Background Processing in Android (Part 2)
In our previous Background Processing posts, Julian Falcionelli talked about some options that we have to do background tasks in Android. In this post we will explore other alternatives, mostly provided by the Android Framework, mainly focused on running long background operations, until the most recent, provided by the Kotlin team, that allows us to quickly handler background task in an efficient way.
Alarm Manager is one of the Android Services that we have to execute tasks in the background, perhaps the simplest to use, with the peculiarity that we have to define the time in which we want the task to be executed.
Some of the characteristics of the Alarm Manager are:
- The alarm can be triggered even when the device is sleeping or the application is not running.
- When the alarm fires an intent, could be combined with a broadcast receiver to start a new action like run a new Service (JobService) or to just update the UI.
We have two ways to schedule an Alarm:
- By using the Elapsed Real Time that is the time since the last boot.
- By using the Real Time Clock (RTC) that is the clock time in UTC.
As you can see in the previous example, setAlarm(context: Context) is a method where an alarm is scheduled for 6 seconds in the future. It also sets the type of Alarm and the PendingIntent.
The first one was set as RTC_WAKEUP, this means it should wake up the device within a specific time in UTC. The second one specified the action that will be performed when the alarm is fired. cancelAlarm(context: Context), cancels the alarm that has been scheduled sending as a parameter the PendingIntent that was sent in the previous method so all the alarms that match with the same PendingIntent will be cancelled. Finally, the onReceive(context: Context?, intent: Intent?) method overridden logs that the alarm was fired.
- All scheduled alarms will be executed until we stop them by calling the cancel() method of the AlarmManager class, or when the device is rebooted. So if you’ve configured alarms to work even if the device is rebooted, you should use the android.intent.action.BOOT_COMPLETED to detect when the device is turned on and re-configure all the alarms.
- From the API 19 (KitKat) the alarm’s trigger is unclear, because the OS will shift alarms in order to minimize wake ups and battery use. For specific cases in which the alarm should be triggered on specific times use the setWindow(type: Int, windowStartMillis: Long, windowLengthMillis: Long, operation: PendingIntent) or setExact(type: Int, triggerAtMillis: Long, operation: PendingIntent) methods. When the API level of the application is lower than 19 the time of the alarm will be exactly the same as the one delivered.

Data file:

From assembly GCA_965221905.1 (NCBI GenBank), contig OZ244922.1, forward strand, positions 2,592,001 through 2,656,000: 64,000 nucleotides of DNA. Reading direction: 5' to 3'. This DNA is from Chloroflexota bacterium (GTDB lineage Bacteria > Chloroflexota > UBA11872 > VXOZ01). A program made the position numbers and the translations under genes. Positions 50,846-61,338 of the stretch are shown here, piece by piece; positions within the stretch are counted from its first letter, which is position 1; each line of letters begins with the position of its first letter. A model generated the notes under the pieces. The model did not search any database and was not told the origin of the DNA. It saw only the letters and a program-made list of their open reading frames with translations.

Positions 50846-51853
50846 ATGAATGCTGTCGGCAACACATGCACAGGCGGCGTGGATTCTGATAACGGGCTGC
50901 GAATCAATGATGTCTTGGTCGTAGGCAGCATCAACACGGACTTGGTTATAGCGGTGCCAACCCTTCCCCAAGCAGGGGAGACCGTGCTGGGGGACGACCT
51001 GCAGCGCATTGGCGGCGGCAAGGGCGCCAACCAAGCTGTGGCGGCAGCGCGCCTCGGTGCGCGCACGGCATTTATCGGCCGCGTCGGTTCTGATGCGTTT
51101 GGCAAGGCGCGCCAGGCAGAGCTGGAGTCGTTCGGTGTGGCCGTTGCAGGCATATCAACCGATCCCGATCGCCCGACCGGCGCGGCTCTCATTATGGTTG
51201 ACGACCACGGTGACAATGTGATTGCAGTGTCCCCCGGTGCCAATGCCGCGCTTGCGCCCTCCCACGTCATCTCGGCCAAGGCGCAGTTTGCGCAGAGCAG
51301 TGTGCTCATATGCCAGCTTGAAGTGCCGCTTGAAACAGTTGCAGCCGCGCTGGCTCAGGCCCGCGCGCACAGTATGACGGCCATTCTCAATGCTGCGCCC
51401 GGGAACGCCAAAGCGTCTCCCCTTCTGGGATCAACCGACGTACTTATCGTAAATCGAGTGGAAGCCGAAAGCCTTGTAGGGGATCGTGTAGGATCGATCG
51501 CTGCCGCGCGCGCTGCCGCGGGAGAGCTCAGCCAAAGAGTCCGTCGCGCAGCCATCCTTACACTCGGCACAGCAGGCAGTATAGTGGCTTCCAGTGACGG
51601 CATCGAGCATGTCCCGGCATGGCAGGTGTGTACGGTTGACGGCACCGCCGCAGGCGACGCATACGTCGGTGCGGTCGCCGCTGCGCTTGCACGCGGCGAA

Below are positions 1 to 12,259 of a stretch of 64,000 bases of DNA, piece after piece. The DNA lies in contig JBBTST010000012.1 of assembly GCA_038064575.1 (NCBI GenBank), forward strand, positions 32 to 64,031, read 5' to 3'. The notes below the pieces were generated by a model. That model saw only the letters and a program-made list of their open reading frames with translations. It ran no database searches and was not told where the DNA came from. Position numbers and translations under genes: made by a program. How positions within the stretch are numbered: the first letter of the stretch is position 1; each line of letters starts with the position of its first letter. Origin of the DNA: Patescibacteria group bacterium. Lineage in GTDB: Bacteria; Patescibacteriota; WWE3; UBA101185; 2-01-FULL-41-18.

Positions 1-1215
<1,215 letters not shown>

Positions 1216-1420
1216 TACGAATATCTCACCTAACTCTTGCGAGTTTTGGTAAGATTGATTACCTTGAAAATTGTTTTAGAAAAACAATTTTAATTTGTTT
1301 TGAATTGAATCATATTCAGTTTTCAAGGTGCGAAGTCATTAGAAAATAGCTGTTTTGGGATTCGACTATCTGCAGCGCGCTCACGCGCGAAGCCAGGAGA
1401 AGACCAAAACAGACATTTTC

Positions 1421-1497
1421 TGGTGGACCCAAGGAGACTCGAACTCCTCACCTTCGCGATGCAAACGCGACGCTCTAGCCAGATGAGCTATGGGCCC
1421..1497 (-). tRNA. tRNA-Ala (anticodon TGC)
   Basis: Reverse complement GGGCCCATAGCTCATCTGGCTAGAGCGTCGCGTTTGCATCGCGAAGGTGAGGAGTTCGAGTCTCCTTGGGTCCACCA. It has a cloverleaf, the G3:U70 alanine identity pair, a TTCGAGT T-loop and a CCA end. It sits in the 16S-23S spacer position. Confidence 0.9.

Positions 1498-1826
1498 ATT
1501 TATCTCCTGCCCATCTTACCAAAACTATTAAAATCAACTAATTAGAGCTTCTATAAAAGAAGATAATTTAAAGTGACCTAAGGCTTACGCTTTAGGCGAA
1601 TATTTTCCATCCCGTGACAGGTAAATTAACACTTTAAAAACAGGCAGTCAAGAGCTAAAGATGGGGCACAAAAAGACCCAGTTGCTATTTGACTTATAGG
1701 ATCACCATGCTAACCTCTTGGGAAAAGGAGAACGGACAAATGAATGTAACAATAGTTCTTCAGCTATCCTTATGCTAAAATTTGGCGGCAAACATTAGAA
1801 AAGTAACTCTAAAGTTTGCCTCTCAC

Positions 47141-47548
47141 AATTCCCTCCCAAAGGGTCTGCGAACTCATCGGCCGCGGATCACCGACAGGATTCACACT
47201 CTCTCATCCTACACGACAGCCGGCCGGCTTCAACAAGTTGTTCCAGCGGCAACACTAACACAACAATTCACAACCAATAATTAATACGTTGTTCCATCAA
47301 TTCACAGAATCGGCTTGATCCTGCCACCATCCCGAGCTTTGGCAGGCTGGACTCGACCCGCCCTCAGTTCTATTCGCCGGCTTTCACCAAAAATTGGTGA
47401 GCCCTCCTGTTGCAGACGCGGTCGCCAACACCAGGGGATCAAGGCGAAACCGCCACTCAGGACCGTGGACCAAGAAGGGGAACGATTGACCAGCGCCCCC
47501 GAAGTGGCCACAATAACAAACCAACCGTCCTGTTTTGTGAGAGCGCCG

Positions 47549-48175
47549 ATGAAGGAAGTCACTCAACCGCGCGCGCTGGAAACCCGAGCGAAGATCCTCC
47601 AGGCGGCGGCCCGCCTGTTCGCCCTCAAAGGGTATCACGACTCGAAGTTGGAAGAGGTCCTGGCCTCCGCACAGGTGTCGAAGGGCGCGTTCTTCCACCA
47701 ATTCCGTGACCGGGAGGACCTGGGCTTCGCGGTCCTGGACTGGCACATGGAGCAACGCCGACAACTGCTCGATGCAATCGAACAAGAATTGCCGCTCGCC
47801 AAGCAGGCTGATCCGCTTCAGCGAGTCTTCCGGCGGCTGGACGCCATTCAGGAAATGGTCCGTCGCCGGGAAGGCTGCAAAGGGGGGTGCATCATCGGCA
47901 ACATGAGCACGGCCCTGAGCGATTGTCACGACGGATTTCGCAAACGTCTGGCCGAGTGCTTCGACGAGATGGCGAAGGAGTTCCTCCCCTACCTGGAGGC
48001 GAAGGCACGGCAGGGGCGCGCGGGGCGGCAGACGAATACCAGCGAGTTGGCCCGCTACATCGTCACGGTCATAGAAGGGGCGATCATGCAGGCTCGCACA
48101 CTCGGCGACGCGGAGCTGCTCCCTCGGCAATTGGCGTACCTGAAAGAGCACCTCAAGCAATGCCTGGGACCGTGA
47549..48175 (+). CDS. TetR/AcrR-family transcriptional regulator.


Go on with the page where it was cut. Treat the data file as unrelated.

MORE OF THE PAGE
This API was introduced on the Lollipop version (API Level 21).
The reason why this new way to perform background operations exists is that Unlimited Services (Services running for ever) are not allowed since Lollipop. The indiscriminate use of them were causing Wakelocks and, therefore, a lot of performance issues, battery drains. If you want to learn what Wakelocks are and how can you them, check this post.
Different than the Alarm Manager, to run a Job, some conditions must be met rather than setting a specific time as we were doing in the previous alternative.
Some of those conditions are:
- Check the network type (Wifi, Mobile Data).
- Check if the device is idle.
- Check the battery status.
- Check the storage of the device is not low.
- Check if the device is charging.
- And more.
To implement a Job Service follow the next steps:
1- Declare the Service in the Android Manifest: First you have to add the service on the AndroidManifest file. Also, you have to add the permission android.permission.BIND_JOB_SERVICE in order to protect the JobService. If you don’t put that permission the service will be ignored by the system.
2- Define the run criteria: In this step you need to create a JobInfo object where you indicate the criteria for run the job, and also you have to send the ID of the Job and a JobService object.
In the example, there are two methods to set the conditions that the job has to meet in order to run it. The method setRequiresDeviceIdle(requiresDeviceIdle: Boolean) ensures that the job will not run if the device is in active use in case that we sent true. By default the value is false, so the job will run even when someone is interacting with the device. And the other method setRequiredNetworkType(networkType: Int) sets the kind of network requires the Job. In this case we use JobInfo.NETWORK_TYPE_ANY.
3- Handling the JobService lifecycle: As we say in the previous step, you need to create a new class which should extend from the JobService. There are a few methods that you should override or you can use for manage the behaviour of the Job.
- onStartJob(jobParameters: JobParameters?): Boolean: This method is called by the system when it’s time to be executed and all the conditions were met. The thing here is that the Service is running on the Main Thread, so the work should be simple and don’t make any I/O block or you should do the work on a background thread. You could use RX inside to handler this. If you have to still doing some work you should return true, and if in other cases the work is done you have to return false.